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Ethel Emma Fahlen Noble ’40

A picture of Ethel Fahlen Noble

Ethel Emma Fahlen Noble ’40, December 24, 2012, in Portland. Ethel was a day-dodger at Reed, along with her sister, Mildred Fahlen Taxer ’42. Initially commuting an hour and a half twice daily, the sisters were able to arrange a morning lift to the campus from Beepske Brevet Selhorst ’41, one of the rare Reedite car owners at the time and also carpooled with Ricky Heinicke ’42 (Thomas Frazier) and Eugene Snyder ’41. Ethel was on the Central Dance Committee and was a member of the chorus. She majored in psychology, studying with (William) Monte Griffith [psychology 1926–54], and served as an assistant to Griffith in his role as supervisor of the merit systems for the state of Oregon employment service. She had a brief teaching experience at Chiloquin High School near Klamath Falls before her marriage to John L. Noble, a structural engineer with the U.S. Army Corps of Engineers. During World War II, while John served in the military, Ethel sold dresses, typed letters, worked as a bookkeeper, and did statistical studies at Kaiser Shipyard on Swan Island. Following the war, she managed the couple’s Portland home, raised their two sons, and did volunteer work. She was a member of the League of Women Voters for over 50 years, through which she exercised a long-standing engagement with public policy issues, and was a member of the First Congregational Church for more than 55 years. She enjoyed activities with Reed alumni and with the Corps of Engineers Auxiliary. In an interview in 2004, Ethel said: “I appreciate the Reed training that has enriched the ordinary process of living and the relationships with family, friends, and associates. Some of the Reed goals that I value the most are the continuing quest for knowledge, the open-minded approach to problems, and the postponement of judgment until other points of views are considered. I realize what a privilege it was to have been exposed to a very dedicated and talented faculty—most especially Monte Griffith. His wit, keen insight, practical approach, and concern for the individual are not forgotten.” Survivors include her sons, two grandsons, and sister Mildred. Her husband died in 1998.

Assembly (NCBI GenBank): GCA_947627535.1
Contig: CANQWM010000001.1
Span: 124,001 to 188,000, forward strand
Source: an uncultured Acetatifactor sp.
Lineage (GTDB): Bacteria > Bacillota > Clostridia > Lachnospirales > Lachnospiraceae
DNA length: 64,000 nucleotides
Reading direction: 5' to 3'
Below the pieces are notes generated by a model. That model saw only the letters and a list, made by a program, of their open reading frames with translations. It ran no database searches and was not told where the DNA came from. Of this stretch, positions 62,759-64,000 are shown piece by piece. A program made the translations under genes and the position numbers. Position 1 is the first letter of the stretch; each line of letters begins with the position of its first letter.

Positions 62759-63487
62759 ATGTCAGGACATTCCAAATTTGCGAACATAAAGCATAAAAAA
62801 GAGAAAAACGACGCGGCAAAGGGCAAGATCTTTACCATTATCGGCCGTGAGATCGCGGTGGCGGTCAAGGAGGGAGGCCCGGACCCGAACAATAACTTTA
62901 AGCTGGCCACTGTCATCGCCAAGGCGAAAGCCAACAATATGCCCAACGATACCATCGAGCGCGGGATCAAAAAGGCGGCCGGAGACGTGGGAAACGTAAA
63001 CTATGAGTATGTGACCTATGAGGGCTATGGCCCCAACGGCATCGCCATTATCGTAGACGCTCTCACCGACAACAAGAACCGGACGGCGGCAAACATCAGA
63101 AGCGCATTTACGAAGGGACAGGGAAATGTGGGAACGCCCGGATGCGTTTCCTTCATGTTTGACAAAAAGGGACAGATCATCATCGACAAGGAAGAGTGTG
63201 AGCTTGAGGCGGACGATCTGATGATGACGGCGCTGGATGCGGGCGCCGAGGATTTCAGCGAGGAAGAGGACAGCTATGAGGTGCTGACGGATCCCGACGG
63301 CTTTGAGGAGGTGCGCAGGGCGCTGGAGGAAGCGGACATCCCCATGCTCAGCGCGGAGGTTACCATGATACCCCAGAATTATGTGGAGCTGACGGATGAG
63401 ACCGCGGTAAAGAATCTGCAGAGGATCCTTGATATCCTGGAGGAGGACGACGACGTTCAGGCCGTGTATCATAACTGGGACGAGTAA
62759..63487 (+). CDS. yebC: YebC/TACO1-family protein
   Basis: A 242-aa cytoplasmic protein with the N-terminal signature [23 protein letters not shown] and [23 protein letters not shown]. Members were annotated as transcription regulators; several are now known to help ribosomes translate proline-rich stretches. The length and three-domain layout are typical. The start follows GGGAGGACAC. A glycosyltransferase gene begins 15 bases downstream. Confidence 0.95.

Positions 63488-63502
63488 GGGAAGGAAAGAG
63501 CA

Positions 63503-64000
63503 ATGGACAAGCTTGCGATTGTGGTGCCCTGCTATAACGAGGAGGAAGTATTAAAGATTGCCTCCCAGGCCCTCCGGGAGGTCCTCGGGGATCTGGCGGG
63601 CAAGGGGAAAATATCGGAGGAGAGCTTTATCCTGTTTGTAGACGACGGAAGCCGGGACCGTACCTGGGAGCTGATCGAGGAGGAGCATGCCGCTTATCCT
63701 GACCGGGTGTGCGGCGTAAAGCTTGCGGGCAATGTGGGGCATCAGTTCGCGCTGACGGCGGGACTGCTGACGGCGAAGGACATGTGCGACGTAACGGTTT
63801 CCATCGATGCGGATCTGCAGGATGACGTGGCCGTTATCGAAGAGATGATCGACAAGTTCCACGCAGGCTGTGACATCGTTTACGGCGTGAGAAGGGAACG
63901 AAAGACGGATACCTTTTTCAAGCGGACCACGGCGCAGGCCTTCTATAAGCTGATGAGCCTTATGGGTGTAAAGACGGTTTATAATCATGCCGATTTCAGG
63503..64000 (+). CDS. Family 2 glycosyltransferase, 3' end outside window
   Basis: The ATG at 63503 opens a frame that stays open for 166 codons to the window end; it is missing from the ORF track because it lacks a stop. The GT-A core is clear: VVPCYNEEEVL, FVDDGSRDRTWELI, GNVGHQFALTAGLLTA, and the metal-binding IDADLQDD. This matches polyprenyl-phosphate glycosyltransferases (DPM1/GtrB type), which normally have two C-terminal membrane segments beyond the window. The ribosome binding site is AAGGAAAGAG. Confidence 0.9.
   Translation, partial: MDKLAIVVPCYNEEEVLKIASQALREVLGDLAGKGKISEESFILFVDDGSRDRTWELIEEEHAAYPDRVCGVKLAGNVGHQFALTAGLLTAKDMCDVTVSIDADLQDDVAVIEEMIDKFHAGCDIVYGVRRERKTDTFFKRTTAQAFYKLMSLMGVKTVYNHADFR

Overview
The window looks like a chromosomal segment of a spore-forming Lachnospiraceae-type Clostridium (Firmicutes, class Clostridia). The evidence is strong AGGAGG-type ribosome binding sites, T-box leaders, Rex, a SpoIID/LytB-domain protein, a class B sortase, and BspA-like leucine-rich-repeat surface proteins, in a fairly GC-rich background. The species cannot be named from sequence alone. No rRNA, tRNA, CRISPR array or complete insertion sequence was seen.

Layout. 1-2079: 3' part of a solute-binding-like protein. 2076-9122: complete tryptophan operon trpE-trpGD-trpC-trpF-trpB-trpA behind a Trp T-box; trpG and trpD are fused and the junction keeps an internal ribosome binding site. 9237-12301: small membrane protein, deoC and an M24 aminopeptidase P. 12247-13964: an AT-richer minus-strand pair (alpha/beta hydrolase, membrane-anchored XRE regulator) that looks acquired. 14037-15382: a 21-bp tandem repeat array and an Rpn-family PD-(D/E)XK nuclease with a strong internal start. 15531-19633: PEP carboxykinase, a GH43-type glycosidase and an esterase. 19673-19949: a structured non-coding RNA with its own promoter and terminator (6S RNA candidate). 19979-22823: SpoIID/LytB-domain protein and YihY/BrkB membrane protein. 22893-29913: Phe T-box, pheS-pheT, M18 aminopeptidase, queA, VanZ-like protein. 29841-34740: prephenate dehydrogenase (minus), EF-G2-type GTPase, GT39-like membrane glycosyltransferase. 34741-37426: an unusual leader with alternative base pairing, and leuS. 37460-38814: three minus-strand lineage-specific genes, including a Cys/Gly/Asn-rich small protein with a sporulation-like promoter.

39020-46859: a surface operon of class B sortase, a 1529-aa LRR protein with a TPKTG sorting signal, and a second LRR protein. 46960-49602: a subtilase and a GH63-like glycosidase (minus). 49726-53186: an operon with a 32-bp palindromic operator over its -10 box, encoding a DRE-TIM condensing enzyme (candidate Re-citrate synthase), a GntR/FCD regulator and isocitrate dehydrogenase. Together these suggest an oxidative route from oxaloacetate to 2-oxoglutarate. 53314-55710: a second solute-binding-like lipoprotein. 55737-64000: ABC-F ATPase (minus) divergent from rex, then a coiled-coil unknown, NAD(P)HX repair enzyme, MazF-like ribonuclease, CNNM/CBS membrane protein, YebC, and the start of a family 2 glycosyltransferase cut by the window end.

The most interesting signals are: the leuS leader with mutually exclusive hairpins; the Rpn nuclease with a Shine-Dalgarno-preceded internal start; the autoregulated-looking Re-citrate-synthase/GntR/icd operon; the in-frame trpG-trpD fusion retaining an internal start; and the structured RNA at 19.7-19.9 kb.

Appeared in Reed magazine: June 2013

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